with a major part of the funds going to a capital expansion program by
business.
All that is history, even if only recent history.
escape from history.

But we cannot

We are still suffering from our failure as a nation

to make a choice between possible alternatives.

Indeed, we shall probably

suffer from this failure for some time to come.

At the moment, however,

the question is what order of priority do we contemplate establishing.
We can look forward to a growth in the nation's output of about 4.3
percent a year if the projection made by the Council of Economic Advisers
turns out to be correct.

This would imply a growth in the labor force

of 1.75 percent a year, an unemployment rate of 3.8 percent, a decline
in annual average hours of work by one-quarter of 1 percent a year, and
an increase in output per man-hour of around 2.8 percent per year.
How will we Americans choose to utilize the potential increase?
We can compile an almost endless list of needs that we think should
be satisfied.
services.

As consumers, we think we need more and more goods and

We want better cars, better houses, color TV sets, and trips

to Europe, for example.

What is more, we want our government to provide

many things for us and others.
We have been hearing a lot lately about environmental control, in­
cluding the elimination of pollution and a better management of our natural
resources.

We tell our government that we want better education; we need




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to improve our methods of controlling crime; we need better care of the
aged.

Our cities cry out for urban redevelopment, rapid transit, new

airports, and better housing.

We need to provide for adequate defense;

we need to eliminate poverty.

With increasing leisure, we need more fa­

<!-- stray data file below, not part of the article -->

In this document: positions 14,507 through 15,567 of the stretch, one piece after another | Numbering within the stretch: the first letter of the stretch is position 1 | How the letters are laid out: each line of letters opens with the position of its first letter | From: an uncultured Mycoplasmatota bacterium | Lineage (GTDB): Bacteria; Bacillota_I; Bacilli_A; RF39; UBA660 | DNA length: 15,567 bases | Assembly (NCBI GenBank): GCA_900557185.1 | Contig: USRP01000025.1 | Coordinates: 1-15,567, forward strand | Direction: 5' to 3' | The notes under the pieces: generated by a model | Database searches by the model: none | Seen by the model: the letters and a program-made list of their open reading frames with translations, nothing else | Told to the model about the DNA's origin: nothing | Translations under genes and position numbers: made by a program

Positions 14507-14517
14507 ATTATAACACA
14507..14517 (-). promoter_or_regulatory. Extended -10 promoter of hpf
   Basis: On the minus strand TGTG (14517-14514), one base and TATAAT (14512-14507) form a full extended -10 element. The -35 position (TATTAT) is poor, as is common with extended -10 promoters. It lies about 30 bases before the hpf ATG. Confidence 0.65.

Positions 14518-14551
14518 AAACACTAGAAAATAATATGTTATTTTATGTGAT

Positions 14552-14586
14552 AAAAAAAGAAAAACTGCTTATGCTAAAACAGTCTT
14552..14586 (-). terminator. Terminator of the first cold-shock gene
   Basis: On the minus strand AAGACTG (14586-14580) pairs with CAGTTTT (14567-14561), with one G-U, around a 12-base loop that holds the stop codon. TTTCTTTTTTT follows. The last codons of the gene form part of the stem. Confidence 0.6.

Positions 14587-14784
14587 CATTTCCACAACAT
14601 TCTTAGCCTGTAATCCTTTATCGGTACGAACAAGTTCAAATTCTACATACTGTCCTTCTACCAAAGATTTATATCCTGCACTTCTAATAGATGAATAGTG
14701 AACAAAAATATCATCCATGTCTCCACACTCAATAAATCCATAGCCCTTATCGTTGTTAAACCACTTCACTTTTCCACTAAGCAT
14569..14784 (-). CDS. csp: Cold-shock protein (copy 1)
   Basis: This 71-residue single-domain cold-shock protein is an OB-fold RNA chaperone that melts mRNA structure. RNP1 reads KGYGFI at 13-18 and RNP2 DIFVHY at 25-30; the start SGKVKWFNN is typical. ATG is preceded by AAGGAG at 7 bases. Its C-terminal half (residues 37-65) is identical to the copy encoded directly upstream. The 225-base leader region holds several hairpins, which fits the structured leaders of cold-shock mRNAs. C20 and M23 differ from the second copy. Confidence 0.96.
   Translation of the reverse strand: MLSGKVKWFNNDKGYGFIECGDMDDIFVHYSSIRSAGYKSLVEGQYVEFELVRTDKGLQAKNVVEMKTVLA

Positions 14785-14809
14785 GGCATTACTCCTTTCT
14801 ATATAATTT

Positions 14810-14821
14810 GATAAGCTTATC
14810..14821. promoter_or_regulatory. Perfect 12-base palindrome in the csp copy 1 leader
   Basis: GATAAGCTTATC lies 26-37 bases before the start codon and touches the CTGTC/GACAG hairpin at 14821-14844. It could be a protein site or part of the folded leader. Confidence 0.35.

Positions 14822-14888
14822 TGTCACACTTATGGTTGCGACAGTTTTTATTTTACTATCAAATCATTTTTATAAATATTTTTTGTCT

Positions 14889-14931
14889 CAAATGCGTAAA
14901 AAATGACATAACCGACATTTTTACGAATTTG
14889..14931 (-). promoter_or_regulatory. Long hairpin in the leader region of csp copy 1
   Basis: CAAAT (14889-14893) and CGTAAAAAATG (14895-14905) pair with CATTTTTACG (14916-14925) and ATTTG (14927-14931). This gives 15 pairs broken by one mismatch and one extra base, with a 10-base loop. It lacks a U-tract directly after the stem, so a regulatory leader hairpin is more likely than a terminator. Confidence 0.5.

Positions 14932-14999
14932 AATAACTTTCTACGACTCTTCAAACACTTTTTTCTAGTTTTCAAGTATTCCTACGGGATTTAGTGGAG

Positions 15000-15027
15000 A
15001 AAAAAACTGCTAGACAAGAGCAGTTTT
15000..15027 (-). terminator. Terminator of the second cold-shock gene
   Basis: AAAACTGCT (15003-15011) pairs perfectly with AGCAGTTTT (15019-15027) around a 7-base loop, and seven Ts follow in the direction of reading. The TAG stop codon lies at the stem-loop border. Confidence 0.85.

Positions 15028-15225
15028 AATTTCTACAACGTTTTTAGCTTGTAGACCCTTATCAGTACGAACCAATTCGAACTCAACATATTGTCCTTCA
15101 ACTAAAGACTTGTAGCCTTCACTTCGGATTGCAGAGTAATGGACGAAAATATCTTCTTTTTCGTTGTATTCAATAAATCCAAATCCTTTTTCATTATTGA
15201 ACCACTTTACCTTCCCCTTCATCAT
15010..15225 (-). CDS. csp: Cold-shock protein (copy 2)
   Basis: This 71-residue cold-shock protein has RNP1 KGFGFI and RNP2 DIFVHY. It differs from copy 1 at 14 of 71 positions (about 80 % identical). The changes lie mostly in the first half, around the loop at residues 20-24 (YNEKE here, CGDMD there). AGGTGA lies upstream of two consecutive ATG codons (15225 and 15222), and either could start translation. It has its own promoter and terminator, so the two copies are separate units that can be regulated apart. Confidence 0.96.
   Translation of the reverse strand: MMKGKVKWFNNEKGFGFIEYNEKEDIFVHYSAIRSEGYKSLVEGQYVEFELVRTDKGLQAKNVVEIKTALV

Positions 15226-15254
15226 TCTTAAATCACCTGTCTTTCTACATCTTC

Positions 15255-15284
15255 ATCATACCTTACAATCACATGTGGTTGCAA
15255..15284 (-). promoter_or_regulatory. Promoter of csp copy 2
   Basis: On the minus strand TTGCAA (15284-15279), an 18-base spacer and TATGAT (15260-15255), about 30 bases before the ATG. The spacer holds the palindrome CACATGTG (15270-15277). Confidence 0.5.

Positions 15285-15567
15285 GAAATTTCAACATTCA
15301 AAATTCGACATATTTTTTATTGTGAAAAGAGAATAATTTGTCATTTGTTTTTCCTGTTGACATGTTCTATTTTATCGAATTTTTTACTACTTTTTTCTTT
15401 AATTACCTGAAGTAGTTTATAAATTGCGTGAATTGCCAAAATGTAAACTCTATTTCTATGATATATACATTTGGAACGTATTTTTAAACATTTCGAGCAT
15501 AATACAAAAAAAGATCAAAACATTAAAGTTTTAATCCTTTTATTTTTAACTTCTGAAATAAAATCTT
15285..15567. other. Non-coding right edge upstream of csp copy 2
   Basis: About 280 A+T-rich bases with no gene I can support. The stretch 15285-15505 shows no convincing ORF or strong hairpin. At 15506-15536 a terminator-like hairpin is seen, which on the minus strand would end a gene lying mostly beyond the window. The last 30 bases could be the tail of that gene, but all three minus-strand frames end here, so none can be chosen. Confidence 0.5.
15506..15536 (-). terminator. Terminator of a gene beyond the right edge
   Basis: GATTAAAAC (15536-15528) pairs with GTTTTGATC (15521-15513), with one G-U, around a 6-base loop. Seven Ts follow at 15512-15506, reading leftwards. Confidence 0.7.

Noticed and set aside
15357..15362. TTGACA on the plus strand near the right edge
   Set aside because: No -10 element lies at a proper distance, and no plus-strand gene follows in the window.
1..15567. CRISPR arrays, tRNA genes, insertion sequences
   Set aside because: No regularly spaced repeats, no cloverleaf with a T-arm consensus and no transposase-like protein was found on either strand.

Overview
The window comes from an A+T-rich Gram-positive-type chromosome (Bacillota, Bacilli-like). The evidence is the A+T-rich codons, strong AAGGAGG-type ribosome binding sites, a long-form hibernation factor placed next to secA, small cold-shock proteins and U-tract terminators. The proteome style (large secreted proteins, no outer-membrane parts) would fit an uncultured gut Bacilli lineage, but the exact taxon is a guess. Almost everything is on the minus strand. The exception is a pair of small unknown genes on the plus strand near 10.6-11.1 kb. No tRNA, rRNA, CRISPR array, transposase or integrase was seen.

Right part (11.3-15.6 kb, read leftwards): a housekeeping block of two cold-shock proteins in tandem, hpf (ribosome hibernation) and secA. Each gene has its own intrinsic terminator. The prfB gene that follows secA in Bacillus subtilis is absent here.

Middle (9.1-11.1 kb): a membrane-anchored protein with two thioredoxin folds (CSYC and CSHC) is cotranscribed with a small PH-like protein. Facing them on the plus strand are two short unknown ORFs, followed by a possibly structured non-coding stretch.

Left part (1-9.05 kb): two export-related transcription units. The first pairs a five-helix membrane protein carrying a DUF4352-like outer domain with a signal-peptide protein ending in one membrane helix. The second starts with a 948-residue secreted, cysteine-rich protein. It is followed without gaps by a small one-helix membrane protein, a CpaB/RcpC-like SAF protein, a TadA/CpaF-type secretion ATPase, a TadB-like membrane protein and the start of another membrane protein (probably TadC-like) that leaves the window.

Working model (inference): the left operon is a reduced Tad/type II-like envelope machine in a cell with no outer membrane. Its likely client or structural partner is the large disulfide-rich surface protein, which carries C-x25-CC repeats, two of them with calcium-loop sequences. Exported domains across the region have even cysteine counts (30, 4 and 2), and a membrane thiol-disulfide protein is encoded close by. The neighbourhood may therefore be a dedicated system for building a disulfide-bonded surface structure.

cilities for recreation.

If we are to assure the peace of the world, we

need to give help to developing nations.
I am sure

that each one of you could

that you could

add to this list, and I am sure

give good reasons for each

addition.

Butyou are going

to find it very difficult to choose among them.
Difficult

as it is, at some point we

order of priorities.

We

as a nation must

must determinean appropriate
accept that weshall have to

forego some gains, benefits, and advantages in order to reap others.
The task of establishing priorities is difficult under any circum­
stances.

But we do have in the American economic system, when it is func­

tioning properly, a very great help.

This guide is the market system

that can, when functioning properly, reflect the desires of consumers for
the kinds of goods and services they prefer.

Consumers through the market can

tell businessmen which of the many choices they favor.

But the market

cannot function efficiently under continuing inflationary conditions.
One of the first priorities we should establish, therefore, is bring­
ing inflation under control.

When that is done, we shall find that estab­

lishing priorities is a much less complex job.

We shall still have to

face the fact that, if we want more from our government, we shall have .
to be willing to tax ourselves and consume less unless we want inflation
to establish priorities for us.

We shall have to assist our elected rep­

resentatives in choosing among the most worthwhile projects.

We shall

have to be as eager to commend them when they have made difficult choices
as when they announce to us the initiation of a local project.



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I am not sure that we the American people have really learned our
lesson about the necessity of establishing priorities.

Apparently many

persons believe that somehow or other we may be relieved of the inevitable
coi3.sequences of the inflationary period we have been going through.
theless, it is my opinion the nation is close to acting responsibly.
is time to ask ourselves what do we really want as a nation.




Never­
It